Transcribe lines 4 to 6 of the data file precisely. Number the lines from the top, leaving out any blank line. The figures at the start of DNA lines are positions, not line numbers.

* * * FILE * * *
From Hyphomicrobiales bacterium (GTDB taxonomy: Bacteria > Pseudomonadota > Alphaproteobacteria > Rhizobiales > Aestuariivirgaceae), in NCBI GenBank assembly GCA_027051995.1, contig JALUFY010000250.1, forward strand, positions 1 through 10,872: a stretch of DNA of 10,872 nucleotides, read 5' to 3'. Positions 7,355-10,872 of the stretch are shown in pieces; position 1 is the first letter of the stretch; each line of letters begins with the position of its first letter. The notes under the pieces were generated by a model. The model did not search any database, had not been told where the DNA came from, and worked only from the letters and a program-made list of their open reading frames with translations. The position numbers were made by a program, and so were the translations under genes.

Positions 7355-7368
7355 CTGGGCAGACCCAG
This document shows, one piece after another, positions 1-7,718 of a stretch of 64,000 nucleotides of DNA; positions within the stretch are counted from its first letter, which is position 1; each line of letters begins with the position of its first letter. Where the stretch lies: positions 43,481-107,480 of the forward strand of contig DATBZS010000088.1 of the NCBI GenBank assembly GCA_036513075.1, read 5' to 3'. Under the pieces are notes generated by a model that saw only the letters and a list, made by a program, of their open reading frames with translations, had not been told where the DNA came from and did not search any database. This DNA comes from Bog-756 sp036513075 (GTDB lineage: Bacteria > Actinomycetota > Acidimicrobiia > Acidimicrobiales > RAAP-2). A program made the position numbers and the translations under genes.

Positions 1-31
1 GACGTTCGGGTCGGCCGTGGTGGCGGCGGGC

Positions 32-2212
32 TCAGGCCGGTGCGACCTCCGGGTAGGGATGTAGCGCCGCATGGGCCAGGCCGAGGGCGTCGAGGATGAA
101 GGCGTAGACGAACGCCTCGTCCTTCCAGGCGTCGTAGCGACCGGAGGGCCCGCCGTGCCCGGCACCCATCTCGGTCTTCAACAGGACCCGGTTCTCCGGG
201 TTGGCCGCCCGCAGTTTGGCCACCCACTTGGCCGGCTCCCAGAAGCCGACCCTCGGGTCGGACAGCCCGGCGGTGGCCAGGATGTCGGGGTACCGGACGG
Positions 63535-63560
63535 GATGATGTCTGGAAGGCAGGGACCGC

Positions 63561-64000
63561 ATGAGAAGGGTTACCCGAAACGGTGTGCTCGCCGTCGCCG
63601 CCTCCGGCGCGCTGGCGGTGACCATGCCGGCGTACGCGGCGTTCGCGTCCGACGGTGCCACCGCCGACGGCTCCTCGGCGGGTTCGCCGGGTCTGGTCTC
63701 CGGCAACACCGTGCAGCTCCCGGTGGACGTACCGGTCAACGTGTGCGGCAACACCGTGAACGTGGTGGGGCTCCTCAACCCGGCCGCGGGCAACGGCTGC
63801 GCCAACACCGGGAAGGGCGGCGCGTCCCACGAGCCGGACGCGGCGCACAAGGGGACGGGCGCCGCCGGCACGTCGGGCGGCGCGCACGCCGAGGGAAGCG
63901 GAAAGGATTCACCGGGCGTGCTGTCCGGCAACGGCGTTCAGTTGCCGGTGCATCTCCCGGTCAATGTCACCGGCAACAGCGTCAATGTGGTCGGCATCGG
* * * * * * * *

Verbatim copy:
This document shows, one piece after another, positions 1-7,718 of a stretch of 64,000 nucleotides of DNA; positions within the stretch are counted from its first letter, which is position 1; each line of letters begins with the position of its first letter. Where the stretch lies: positions 43,481-107,480 of the forward strand of contig DATBZS010000088.1 of the NCBI GenBank assembly GCA_036513075.1, read 5' to 3'. Under the pieces are notes generated by a model that saw only the letters and a list, made by a program, of their open reading frames with translations, had not been told where the DNA came from and did not search any database. This DNA comes from Bog-756 sp036513075 (GTDB lineage: Bacteria > Actinomycetota > Acidimicrobiia > Acidimicrobiales > RAAP-2). A program made the position numbers and the translations under genes.

Positions 1-31
1 GACGTTCGGGTCGGCCGTGGTGGCGGCGGGC